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Almost three months after the implementation of the UK’s lockdown, research from Okta has found that contrary to the fears of many, in particular due to general unpreparedness for the new way of working, the productivity of those working at home has not suffered and home working looks like being established permanently in some cases.
The new workplace: Re-imagining work after 2020 report from the provider of enterprise identity technology highlighted the technological and cultural challenges office workers are facing and found that that just a quarter of UK workers want to go back to the office full-time and only 31% of respondents said their productivity levels had taken a hit.
The research, which was conducted by YouGov and surveyed more than 2,000 office workers across the UK, also found stark differences between the impact this new way of working has had on London-based workers and workers throughout the rest of the country. It also offered learnings for businesses to emerge from the Covid-19 pandemic stronger than before.
Okta found that despite a radical shift in the way we work, and the technology challenges associated with this shift, nearly four-fifths of respondents said their productivity levels had improved. In addition, 62% of respondents said the increase in flexibility had helped them to focus more on work, 55% said their productivity levels were boosted due to the additional free time in their day, and 44% said they had fewer distractions at home.
Almost two-thirds (64%) of UK respondents believed the perception of employees not doing enough work from home had improved and two-fifths said that despite their new freedom they were working the same hours as normal, with a further 20% working longer hours than they would in the office.
Only 29% of employees in the public sector said they would want to go back to the old working routine. Such workers were generally well-prepared for a shift to remote working, with 60% of employed staff having immediate access to the necessary hardware and 67% having access to the required software. By comparison, 54% of private sector employees surveyed said they were equipped with the right hardware and 59% with the necessary software.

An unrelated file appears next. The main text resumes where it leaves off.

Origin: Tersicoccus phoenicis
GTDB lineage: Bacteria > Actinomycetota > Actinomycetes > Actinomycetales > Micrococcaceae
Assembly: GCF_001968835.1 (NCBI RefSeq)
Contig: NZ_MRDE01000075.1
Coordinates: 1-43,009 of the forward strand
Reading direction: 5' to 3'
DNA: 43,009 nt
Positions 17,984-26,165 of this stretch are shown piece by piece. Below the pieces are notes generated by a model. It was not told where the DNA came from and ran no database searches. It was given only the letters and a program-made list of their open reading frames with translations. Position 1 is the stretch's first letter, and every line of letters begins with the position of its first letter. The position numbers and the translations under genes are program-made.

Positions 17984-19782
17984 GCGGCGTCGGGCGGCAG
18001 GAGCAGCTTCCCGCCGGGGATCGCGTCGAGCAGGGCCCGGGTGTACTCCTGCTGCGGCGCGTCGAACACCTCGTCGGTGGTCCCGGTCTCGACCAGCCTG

The majority of UK workers said they were completely comfortable with virtual meetings, with just 5% saying they were not comfortable at all, many of whom are also adopting this technology to stay in touch with friends and family. This led to just 24% of UK respondents saying they want to return to the office full-time and 35% observing they’d prefer a flexible arrangement where they can work from home on a part-time basis.
Yet some respondents did encounter technical challenges. Three-fifths of respondents said they had been able to access the software they need to carry out their day-to-day duties, 24% of newly remote workers said they couldn’t and were therefore unable to be productive from home at the beginning of the pandemic. Just over a quarter (28%) revealed that their businesses had not equipped them with the necessary hardware, such as a laptop or a place to put it, to be able to work productively at home.
Jesper Frederiksen, Okta
Moreover, another technical issue that teleworkers encountered regarded security. Only a third (32%) of UK respondents said they were completely confident that the working from home online security measures implemented by their employer would keep them safe from cyber attacks. This level of preparedness varies between sectors – while 57% respondents working in the IT industry trusted that their employer was “completely prepared” from a security point of view, just a quarter of those in the retail and education sectors had a similar level of confidence.
Looking at the research and its key findings, Okta vice-president and general manager of Europe, the Middle East and Africa (EMEA) Jesper Frederiksen, said the coronavirus pandemic had forced companies to think and act differently and that the results of the study reflected this.
“Businesses have had to learn the hard way about the need to digitally transform to survive, and it is these learnings that will help us emerge from this crisis stronger,” he remarked. “Many organisations were forced to quickly spin up remote work environments and security tools to enable business continuity during this time. And while we’ve seen a lot of rapid success, for many this short-term firefighting approach isn’t sustainable. As businesses look to securely enable a long-term remote workforce, they need a future-proof security framework, keeping their people, their data and their infrastructure safe.”
In a call to action, Frederiksen said businesses should look into introducing a dynamic hybrid of office and remote working, which means they can re-evaluate the traditional office space while providing employees with comparable benefits, flexibility and experiential work environments in the location that best fits their needs.
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